Brazilian apiculture officially started in 1839, when Father Antonio Carneiro imported 100 bee colonies of the Apis mellifera species from Oporto (Portugal). After crossing the Atlantic, only seven colonies survived and were installed on Formosa beach, in Rio de Janeiro.
Between 1845 and 1880, German and Italian immigrants introduced other subspecies of the Apis mellifera in locations in the South and Southeast of the country.
During this phase, honeybees were mainly exploited as a hobby and for the production of wax. As a result, Brazilian apiculture was fairly rudimentary, with few management techniques and hives kept in backyards, as bees presented low aggressiveness and did not create problems with other livestock.
Introduction of African bees
By the 1950s, honey production by European honeybees was low, not exceeding 8,000 tons per year, and a simple 27th position in world production, as these bees were not adapted to tropical conditions. Also loads of hives were decimated due to diseases, such as acariasis and nosemosis.
To turn this situation around, in 1956, Professor Warwick Estevan Kerr set off for Africa in search of new queen bees. The trip, which had the support of the Ministry of Agriculture, resulted in the arrival of 49 queens that were installed in the experimental apiary of Rio Claro in the state of São Paulo.
The aim of the project was to conduct studies comparing the African bees with their European counterparts, assessing productivity and resistance to define the most appropriate species to Brazilian conditions.
However, due to management errors, bees from 26 hives were accidentally released, which culminated in the cross-breeding of African and European bees, giving rise to the Africanized bee. During this Africanization period, the country went through a troubled phase that was very exploited by media sensationalism, which treated them as “killer bees” due to the many accidents that occurred.
From saviors of our apiculture, they became pests that needed to be exterminated. Drastic solutions, such as spraying insecticides in large areas, were evaluated. Given this chaotic scenario of low honey production, lack of management and several accidents, many beekeepers abandoned the activity.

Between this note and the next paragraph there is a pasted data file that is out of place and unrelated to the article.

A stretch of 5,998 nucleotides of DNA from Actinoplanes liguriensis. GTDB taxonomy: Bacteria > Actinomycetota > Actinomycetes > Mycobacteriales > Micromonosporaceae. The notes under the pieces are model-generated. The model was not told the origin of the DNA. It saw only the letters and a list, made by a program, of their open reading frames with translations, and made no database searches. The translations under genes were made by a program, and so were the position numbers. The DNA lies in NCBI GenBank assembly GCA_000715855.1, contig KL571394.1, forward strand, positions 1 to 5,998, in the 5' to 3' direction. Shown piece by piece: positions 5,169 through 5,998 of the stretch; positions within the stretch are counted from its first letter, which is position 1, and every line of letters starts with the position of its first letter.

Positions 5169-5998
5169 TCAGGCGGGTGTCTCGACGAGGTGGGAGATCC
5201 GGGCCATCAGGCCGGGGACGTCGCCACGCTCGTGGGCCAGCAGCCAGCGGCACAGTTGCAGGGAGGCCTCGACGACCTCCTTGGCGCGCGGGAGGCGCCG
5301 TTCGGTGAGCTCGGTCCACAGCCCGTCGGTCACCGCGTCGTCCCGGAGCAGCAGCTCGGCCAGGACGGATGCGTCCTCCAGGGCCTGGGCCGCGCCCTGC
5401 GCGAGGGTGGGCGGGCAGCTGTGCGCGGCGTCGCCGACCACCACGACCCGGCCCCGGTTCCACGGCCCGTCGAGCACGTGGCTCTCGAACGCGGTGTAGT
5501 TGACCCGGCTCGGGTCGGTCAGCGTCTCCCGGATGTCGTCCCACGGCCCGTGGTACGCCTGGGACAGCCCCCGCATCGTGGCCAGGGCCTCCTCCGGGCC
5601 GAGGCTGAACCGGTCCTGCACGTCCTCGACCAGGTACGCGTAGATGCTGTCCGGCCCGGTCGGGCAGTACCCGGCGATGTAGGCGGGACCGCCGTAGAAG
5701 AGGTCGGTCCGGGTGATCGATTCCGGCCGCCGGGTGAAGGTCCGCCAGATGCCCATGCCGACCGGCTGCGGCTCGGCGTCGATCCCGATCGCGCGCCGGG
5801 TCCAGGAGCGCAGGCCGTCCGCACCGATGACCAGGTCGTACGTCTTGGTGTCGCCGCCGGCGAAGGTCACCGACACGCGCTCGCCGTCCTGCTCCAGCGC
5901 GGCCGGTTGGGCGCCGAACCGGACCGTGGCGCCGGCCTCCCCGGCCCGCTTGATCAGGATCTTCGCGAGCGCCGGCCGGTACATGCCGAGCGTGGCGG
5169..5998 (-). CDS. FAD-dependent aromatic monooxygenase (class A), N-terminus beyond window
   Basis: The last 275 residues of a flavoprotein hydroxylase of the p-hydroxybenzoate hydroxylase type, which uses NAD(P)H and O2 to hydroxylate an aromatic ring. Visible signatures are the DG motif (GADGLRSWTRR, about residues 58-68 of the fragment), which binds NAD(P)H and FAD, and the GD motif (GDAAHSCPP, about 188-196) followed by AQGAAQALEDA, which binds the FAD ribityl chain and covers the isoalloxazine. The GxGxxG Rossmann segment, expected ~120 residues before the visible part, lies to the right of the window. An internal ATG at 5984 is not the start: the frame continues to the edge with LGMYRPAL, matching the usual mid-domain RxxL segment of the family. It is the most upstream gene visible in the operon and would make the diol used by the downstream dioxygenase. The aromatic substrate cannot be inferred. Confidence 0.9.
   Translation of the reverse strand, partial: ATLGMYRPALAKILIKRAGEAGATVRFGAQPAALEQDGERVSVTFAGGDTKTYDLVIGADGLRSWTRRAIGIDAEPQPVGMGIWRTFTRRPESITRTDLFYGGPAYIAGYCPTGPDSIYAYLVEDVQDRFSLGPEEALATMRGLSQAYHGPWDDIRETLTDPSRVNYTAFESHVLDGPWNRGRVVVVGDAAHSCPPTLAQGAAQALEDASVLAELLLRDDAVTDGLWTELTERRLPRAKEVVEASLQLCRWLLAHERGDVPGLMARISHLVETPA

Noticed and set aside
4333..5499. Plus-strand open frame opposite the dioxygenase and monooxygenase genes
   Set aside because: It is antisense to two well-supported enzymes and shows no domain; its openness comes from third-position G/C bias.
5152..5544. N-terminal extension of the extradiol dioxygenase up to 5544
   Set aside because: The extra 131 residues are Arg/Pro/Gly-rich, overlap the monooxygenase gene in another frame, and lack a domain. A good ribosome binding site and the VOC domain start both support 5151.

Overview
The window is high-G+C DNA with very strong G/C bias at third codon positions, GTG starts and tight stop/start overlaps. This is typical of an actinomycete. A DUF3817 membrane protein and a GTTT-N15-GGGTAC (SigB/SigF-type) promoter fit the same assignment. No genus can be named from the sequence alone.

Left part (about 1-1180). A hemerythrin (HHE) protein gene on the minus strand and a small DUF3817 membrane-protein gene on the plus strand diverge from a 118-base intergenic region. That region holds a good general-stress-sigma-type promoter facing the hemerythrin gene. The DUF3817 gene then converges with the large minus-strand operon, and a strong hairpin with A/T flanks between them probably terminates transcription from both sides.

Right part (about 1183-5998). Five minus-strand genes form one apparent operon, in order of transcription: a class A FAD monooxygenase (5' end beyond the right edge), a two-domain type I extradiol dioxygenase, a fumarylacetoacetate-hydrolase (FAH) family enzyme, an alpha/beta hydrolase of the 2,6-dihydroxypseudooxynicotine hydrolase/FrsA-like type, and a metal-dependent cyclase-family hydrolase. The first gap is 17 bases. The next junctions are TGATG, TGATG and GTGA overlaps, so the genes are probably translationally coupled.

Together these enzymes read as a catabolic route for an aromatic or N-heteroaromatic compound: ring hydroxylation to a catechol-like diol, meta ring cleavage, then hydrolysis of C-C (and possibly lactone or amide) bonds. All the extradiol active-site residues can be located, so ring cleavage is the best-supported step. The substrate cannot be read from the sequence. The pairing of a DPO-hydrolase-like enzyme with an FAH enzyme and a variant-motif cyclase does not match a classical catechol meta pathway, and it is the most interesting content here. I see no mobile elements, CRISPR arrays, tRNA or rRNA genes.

Over time, the remaining beekeepers started adapting the management techniques used with the European bees to the Africanized bees, much more aggressive, but also more productive and more resistant to diseases.
Recovery and expansion
Greater exchange of techniques and experiences, with the holding of symposia and conferences bringing together producers and researchers, decisively contributed to the establishment of apiculture as an important sector of agricultural and livestock production.
As a landmark of this recovery, the Brazilian Confederation of Apiculture was founded in 1967 and three years later the first Brazilian congress in the area was held.
In 2009, Brazil managed to hold the fourth position in the rank of largest honey exporters. In the following years, due to the drought in some regions, honey production dropped, and in 2012 the country held the tenth position.
Despite the difficulties, the prognoses for the activity are extremely positive, as few countries in the world gather such favorable environmental and climatic conditions for honey production and other derivatives.